© Denzil GreenAspartame is an artificial sweeter that is 180 times sweeter than sugar. It loses its sweetness, however, when exposed to heat in baking or cooking, or when mixed with an acid.
It is sold as a white crystal powder that has no smell and no aftertaste.
It is made from two amino acids, L-aspartic acid and L-phenylalanine. Both are natural amino acids, though in nature they are never together.
Aspartame is sold commercially under brand names such as NutraSweet, Equal, Spoonful, and Equal-Measure.
It is used in diet soft-drinks, and in artificial table and cooking sweeteners.
Discount stories that the United States Department of Health and the United States Food and Drug Administration (FDA) have documented symptoms and adverse reactions related to Aspartame.
The FDA did its first study in 1981. Their reports list what complaints people have reported to them, but then the reports go on to examine the submissions made, and find that there is no scientific or actual documented reason to associate the complaints with Aspartame.
Both the FDA and the Centers for Disease Control (CDC) have reviewed all the complaints received by them, and have never been able to substantiate them. The FDA says that it found no “reasonable evidence of possible public health harm” and “no consistent or unique patterns of symptoms reported with respect to aspartame that can be causally linked to its use.”
Those who believed that there were demons in aspartame challenged the way the FDA reached their findings, so the General Accounting Office of the United States investigated the methodology, and reported in 1987 that the FDA were correct.
But like medieval reports of witches in wells or beliefs that crossing a black-cat’s path is bad for you, these food stories refuse to go away: people just want to believe them. Aspartame is blamed for causing everything from headaches to lupus to multiple sclerosis to pilots having grand mal seizures in airplane cockpits and planes falling out of the sky like hail.
Conspiracy theories abound of whitewashes, payments and bribes. Some of the stories assert that the Searle Company, who developed aspartame originally, found cancer tumours growing in test animals, but then operated on the test animals to remove the cancer to falsify the studies.
The American conclusions have been supported by Health Canada, the Scientific Committee on Food of the European Commission, and the Food Standards Agency (FSA) in the United Kingdom. For the record, the Multiple Sclerosis Society of America, and the Lupus Foundation of America, also agree with the FDA.
But because the belief that aspartame is bad continues and reports based on that belief still pour in, the FDA still has to continue to investigate.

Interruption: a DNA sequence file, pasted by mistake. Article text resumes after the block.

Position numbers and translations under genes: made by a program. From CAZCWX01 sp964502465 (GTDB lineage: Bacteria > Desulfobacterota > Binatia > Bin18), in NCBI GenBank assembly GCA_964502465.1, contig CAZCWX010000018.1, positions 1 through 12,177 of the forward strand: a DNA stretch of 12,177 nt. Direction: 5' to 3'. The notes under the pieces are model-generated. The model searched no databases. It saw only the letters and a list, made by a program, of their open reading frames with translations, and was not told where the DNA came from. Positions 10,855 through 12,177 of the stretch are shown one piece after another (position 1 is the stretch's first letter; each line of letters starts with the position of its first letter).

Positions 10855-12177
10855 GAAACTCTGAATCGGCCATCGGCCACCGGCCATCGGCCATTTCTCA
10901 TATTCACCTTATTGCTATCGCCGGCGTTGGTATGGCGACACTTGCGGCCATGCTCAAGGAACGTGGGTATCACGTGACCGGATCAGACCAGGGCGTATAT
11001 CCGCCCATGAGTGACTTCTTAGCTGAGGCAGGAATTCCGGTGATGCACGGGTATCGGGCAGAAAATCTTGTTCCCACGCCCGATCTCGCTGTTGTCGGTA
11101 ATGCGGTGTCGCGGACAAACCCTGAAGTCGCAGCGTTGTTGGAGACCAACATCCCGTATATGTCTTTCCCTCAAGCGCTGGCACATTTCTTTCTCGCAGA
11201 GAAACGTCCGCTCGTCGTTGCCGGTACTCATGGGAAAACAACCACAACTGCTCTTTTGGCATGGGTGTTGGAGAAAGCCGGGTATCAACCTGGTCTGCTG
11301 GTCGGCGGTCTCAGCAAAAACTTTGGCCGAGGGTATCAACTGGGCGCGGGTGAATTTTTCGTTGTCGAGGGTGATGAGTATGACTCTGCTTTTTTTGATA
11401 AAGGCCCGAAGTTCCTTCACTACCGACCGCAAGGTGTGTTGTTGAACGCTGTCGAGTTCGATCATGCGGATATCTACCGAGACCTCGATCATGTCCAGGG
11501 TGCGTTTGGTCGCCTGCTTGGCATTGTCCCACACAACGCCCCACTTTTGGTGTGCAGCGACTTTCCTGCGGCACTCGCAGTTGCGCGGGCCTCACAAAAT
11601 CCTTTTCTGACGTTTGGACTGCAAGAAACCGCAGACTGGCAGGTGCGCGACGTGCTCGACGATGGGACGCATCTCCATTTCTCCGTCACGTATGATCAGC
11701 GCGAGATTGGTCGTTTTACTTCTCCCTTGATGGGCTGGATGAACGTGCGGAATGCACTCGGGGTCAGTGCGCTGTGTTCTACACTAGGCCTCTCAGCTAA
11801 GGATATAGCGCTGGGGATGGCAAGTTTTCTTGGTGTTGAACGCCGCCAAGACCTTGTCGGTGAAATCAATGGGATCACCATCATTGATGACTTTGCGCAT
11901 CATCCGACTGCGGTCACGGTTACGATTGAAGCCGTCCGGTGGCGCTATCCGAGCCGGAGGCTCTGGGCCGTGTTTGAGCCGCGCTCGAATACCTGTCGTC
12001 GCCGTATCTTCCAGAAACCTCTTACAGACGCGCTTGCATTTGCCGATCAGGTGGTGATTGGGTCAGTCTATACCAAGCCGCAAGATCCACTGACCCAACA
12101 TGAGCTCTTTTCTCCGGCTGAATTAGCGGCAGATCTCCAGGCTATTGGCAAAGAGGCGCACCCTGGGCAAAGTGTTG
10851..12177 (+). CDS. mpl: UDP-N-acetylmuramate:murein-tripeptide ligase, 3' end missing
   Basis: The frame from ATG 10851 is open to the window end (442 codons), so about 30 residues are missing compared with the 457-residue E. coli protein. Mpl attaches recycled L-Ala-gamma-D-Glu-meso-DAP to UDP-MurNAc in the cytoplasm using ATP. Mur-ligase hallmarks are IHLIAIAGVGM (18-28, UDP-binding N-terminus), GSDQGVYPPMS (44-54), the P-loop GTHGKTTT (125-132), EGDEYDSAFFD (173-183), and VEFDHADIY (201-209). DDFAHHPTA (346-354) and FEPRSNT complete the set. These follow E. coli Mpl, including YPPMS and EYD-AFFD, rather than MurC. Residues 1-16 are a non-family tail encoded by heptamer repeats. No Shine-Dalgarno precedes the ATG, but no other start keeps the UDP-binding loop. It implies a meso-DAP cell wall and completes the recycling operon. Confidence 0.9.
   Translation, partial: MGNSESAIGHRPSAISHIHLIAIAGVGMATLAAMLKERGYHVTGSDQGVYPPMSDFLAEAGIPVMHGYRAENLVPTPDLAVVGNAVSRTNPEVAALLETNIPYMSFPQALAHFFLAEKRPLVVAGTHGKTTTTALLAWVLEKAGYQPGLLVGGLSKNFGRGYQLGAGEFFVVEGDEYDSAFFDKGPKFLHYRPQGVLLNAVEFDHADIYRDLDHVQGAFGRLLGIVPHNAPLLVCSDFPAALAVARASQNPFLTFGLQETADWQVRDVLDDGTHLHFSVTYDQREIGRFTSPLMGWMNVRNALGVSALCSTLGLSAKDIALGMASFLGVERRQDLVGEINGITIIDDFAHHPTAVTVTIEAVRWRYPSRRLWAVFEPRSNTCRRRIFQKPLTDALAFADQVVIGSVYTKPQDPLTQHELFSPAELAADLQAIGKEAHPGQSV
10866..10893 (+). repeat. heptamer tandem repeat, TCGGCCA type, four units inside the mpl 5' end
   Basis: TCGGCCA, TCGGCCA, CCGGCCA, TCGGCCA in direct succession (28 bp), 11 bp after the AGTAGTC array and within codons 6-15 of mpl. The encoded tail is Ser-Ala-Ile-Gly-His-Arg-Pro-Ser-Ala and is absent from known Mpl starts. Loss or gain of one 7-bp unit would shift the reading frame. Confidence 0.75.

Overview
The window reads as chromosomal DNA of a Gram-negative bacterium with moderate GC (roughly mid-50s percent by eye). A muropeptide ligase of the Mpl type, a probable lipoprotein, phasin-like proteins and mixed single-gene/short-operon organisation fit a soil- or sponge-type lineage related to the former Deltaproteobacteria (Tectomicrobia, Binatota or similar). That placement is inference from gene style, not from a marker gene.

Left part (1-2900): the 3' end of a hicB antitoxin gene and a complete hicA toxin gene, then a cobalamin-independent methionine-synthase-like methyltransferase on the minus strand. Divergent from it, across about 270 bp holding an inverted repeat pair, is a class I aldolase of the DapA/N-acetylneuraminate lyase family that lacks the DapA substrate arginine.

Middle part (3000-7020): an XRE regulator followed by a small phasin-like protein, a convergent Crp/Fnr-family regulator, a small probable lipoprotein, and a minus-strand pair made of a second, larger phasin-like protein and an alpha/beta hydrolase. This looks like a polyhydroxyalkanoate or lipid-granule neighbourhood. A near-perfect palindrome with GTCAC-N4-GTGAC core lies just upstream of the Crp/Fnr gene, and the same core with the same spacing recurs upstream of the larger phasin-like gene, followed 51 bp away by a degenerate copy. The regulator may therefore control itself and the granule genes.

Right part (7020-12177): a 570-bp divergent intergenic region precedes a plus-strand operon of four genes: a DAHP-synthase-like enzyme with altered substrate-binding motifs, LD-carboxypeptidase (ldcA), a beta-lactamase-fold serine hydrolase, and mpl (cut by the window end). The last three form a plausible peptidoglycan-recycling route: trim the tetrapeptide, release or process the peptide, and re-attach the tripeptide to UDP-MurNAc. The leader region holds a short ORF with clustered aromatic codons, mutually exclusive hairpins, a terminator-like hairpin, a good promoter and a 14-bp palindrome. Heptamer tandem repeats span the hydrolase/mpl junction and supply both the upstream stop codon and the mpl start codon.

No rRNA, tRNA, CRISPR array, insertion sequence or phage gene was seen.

Phenylketonuria and Aspartame
The one issue noted that can occur concerns people living with a pre-existing rare genetically inherited birth defect known as “phenylketonuria”, who are sensitive to an amino acid called “phenylalanine”:
“Phenylalanine is found in most protein-containing foods such as milk, eggs, cheese, nuts, soybeans, chicken, beef, pork, beans and fish.” How to Create a PKU-Friendly Diet. Academy of Nutrition and Dietetics. 24 April 2017. Accessed April 2021 at https://www.eatright.org/health/allergies-and-intolerances/food-intolerances-and-sensitivities/how-to-create-a-pku-friendly-diet
This amino acid is also found in the non-caloric sweetener known as “aspartame”.
The US Food and Drug Administration says:
“People with a rare hereditary disease known as phenylketonuria (PKU) have a difficult time metabolizing phenylalanine, a component of aspartame, and should control their intake of phenylalanine from all sources, including aspartame. Labels of aspartame-containing foods and beverages must include a statement that informs individuals with PKU that the product contains phenylalanine.” US Food and Drug Administration. Additional Information about High-Intensity Sweeteners Permitted for Use in Food in the United States. Accessed April 2021 at https://www.fda.gov/food/food-additives-petitions/additional-information-about-high-intensity-sweeteners-permitted-use-food-united-states
People with this condition who are looking for non-nutritive sweeteners will probably want to consider using a sweetener other than aspartame.
Aspartame was discovered by James Schlatter, a chemist working for the G.D. Searle Company, in 1965 while he was testing an anti-ulcer drug in America.
It was first allowed in dry foods on 26 July 1974, but then two people, a Dr John W. Olney (department of Psychiatry, School of Medicine, Washington University) and a lawyer attorney James Turner filed objections in August that caused the FDA to put approval on hold on 5 December 1974.
It was finally allowed in dry goods in 1981, and in soft drinks in July 1983. In 1992, the FDA gave approval for its use in cereals and puddings. In 1993, approval came to extend its use to candies, fruit juices, frostings, toppings, etc.
Since 1985, The NutraSweet Company has been a subsidiary of Monsanto.
|↑1||How to Create a PKU-Friendly Diet. Academy of Nutrition and Dietetics. 24 April 2017. Accessed April 2021 at https://www.eatright.org/health/allergies-and-intolerances/food-intolerances-and-sensitivities/how-to-create-a-pku-friendly-diet|
|↑2||US Food and Drug Administration. Additional Information about High-Intensity Sweeteners Permitted for Use in Food in the United States. Accessed April 2021 at https://www.fda.gov/food/food-additives-petitions/additional-information-about-high-intensity-sweeteners-permitted-use-food-united-states|